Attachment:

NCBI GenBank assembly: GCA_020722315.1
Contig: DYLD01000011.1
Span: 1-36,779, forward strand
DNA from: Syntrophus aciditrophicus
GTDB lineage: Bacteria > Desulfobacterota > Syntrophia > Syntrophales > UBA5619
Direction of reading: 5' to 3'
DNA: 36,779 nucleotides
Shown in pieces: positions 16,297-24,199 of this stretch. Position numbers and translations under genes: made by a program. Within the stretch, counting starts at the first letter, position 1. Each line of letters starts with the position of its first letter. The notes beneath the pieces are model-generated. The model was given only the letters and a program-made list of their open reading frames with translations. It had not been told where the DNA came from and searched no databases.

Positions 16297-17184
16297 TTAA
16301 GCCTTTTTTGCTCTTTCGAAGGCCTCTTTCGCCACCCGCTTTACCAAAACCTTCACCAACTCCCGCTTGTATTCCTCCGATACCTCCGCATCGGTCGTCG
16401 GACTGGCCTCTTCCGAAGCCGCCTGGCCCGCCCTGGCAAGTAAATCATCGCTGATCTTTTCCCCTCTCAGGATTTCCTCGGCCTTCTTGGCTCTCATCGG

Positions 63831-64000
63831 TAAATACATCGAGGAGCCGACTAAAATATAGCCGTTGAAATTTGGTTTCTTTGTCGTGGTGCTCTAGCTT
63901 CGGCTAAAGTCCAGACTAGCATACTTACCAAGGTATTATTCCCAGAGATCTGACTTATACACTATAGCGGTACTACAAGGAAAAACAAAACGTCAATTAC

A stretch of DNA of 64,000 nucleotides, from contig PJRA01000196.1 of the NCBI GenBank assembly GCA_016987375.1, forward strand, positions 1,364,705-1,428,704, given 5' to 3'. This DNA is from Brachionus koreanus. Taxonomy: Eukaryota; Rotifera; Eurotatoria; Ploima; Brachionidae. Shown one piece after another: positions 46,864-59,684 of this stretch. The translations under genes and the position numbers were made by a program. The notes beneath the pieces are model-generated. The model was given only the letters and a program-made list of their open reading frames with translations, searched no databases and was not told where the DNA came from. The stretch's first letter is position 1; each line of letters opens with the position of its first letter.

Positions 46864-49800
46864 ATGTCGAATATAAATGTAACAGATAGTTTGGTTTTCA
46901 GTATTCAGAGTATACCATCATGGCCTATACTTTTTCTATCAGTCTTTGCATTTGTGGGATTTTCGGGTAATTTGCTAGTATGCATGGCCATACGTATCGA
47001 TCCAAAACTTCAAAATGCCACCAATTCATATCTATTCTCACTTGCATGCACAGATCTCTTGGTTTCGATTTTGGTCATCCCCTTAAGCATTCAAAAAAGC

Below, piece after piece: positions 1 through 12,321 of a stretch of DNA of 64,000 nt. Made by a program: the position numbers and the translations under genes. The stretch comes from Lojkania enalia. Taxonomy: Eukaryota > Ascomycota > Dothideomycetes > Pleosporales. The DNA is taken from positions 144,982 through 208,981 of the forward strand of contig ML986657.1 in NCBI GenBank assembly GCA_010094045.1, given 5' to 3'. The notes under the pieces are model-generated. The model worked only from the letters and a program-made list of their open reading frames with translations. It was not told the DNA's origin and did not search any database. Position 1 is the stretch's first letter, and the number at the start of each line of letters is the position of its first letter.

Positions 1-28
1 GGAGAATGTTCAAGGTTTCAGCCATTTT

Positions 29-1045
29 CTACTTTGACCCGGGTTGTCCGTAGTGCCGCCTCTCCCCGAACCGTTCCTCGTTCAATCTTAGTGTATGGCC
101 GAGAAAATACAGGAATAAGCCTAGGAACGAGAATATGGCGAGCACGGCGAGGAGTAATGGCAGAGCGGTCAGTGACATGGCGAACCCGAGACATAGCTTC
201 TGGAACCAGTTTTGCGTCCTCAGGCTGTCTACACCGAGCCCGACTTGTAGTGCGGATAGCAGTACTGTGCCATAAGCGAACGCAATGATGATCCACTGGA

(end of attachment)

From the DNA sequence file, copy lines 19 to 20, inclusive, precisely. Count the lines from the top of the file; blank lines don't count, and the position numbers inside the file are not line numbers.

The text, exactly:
46901 GTATTCAGAGTATACCATCATGGCCTATACTTTTTCTATCAGTCTTTGCATTTGTGGGATTTTCGGGTAATTTGCTAGTATGCATGGCCATACGTATCGA
47001 TCCAAAACTTCAAAATGCCACCAATTCATATCTATTCTCACTTGCATGCACAGATCTCTTGGTTTCGATTTTGGTCATCCCCTTAAGCATTCAAAAAAGC